Skip to main content

Posts

Showing posts from 2015

Review: Romeo and Juliet (1968)

Best known as Shakespeare’s great tragedy that supplies archetypes of young, innocent lovers wrecked by rash, inauspicious love and the interminable enmity of their feuding families, Romeo and Juliet, conceived at the dawn of the dramatist’s career, is in many ways a blatant departure from what a traditional tragedy is like. Throughout the play the comic, oftentimes farcical, elements are astoundingly profuse, insofar as the tragic coda seems lack of a crucial, consistent built-up to generate any eruptive climax. One is inclined to label the play a “tragicomedy,” but then isn’t every of Shakespeare’s play to a certain extent and in some respect a tragicomedy?
The fact that the comedic and the tragic are basically interchangeable in Shakespeare’s play testifies to how thoroughly the dramatist knows of the volatility of human nature: the laughter of one may easily be the tears of the other. Two contrasting moods may be divided only by a thin film, and a typical Shakespeare’s character is…

Review: To Have and Have Not (1944)

Howard Hawks was once on a fishing trip with Ernest Hemingway when the director casually betted that he could make a good film out of the latter’s worst novel. The bet took place in a period when Hemingway, though already produced most of his major works and thus established the status as America’s great writer, had found little favour with the cinematic world. Only two notable adaptations were made- Frank Borzage’s pre-code A Farewell to Arms, starring Helen Hayes and Gary Cooper, and Sam Wood’s box-office hit For Whom the Bell Tolls, of which Hemingway personally handpicked the leading cast, including Cooper (again) and Ingrid Bergman. A third one would soon be making its way to the screen, and it was brought about unpropitiously by a fatuous bet.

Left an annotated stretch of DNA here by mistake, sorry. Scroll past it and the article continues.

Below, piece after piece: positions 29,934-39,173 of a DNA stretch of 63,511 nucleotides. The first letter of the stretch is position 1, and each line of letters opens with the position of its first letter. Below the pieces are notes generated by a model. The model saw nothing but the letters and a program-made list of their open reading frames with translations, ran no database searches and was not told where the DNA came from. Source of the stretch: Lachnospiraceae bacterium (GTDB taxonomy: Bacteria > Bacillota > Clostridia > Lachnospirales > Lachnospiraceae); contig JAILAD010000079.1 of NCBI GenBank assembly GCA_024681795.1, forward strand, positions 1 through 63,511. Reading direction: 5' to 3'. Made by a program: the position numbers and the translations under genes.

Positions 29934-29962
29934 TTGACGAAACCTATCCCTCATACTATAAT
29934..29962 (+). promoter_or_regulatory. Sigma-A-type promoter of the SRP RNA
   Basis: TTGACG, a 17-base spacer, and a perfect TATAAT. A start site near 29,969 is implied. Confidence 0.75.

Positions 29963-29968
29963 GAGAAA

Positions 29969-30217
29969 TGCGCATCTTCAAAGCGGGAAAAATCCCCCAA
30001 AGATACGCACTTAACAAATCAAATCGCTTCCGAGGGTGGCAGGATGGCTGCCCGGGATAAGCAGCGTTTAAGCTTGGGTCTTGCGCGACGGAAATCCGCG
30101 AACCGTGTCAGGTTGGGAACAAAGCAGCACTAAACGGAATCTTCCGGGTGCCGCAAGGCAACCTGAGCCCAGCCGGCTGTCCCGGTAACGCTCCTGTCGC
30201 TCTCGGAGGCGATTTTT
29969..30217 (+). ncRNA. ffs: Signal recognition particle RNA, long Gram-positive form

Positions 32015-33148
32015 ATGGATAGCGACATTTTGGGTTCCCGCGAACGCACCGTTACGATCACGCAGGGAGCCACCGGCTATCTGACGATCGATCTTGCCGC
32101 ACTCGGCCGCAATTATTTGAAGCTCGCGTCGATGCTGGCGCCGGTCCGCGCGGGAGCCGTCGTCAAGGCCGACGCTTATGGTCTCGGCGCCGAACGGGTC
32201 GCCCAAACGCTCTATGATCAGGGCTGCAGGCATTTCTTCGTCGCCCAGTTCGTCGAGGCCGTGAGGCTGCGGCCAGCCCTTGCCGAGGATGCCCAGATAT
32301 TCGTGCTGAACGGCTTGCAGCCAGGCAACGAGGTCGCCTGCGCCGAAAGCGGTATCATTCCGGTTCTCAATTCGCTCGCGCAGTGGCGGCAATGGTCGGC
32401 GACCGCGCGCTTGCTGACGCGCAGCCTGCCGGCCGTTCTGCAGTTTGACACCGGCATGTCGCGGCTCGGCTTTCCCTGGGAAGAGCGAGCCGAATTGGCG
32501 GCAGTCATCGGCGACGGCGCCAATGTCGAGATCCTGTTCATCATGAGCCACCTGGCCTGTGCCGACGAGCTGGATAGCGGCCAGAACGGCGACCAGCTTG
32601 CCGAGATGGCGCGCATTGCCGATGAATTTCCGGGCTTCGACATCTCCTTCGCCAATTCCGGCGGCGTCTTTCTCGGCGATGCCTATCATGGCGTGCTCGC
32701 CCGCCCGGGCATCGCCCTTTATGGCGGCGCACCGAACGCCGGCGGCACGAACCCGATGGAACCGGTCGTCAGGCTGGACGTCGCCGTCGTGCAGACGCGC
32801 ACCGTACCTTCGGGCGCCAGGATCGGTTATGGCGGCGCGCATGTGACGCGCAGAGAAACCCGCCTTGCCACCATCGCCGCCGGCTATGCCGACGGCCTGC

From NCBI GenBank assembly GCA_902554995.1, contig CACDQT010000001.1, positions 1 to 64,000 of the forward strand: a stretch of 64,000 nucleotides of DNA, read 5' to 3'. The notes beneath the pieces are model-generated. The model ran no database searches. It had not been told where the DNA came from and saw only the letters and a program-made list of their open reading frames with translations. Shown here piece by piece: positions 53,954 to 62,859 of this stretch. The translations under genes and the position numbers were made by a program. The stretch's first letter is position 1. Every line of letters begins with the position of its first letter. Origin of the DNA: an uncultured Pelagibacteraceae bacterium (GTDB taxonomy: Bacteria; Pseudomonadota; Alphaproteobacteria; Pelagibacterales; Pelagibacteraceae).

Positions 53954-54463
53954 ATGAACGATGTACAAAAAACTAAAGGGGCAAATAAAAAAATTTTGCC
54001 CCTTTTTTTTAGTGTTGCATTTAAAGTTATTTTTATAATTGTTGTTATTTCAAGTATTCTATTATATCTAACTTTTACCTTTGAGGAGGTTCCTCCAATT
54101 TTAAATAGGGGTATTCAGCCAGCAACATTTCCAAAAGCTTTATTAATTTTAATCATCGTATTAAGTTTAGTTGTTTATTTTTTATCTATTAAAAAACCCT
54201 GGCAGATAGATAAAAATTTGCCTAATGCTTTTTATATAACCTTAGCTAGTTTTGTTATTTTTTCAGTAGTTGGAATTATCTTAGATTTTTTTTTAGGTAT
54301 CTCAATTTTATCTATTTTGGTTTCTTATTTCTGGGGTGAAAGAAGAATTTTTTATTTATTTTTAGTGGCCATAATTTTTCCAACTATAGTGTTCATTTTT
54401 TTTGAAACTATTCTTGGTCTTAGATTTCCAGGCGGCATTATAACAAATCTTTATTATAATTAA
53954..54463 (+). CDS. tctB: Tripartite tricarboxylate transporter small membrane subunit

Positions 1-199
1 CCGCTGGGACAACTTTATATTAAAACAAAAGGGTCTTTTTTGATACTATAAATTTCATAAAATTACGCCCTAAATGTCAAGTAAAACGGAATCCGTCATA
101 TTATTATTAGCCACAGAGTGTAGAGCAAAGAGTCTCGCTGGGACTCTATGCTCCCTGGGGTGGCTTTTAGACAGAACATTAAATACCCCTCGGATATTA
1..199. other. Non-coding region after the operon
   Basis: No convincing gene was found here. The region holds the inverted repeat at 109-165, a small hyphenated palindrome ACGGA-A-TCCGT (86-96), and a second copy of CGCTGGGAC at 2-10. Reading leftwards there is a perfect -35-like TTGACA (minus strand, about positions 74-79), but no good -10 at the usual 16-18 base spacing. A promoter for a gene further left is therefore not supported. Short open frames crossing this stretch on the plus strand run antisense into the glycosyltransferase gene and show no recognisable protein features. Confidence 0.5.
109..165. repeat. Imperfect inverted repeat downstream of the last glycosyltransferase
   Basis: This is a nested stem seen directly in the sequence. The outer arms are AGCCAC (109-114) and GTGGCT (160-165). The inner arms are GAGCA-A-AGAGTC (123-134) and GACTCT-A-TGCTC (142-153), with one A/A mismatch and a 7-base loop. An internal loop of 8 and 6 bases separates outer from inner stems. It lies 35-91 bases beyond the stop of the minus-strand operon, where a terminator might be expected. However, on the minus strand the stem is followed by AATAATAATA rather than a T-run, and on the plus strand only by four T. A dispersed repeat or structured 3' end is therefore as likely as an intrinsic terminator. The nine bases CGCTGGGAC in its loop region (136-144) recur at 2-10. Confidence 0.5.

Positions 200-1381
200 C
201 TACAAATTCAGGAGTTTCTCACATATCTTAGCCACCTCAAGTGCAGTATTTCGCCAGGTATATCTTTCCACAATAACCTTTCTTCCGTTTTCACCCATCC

Hawks ultimately plumped for To Have and Have Not, which he contemptuously called “a bunch of junk.” Critics had been equally acerbic to the book: “Mr. Hemingway’s record as a creative writer would be stronger if it had never been published…

Review: A Streetcar Named Desire (1951)

The epigraph to A Streetcar Named Desire is a stanza from Hart Crane’s “The Broken Tower”:
  “And so it was I entered the broken world   To trace the visionary company of love, its voice   An instant in the wind [I know not whither hurled]   But not for long to hold each desperate choice.”
These words, and with the poignant image they evoke, resonate enchantingly with a mood of unmitigated desolation, of both the protagonist and the locale, that pervades the play, which is now considered one of Tennessee Williams’s best, and indisputably his most well-known. Continuing his interest in the paralysing effect of misplaced hopes and dogged delusions, Streetcar repeated the success of The Glass Menagerie, by all accounts the play that catapulted Williams to fame, when it opened in Broadway in 1947. A cinematic version soon appeared in 1951, of which Elia Kazan, fresh from his critical success with the stage version, reprised his role as the director. The production features most of the original…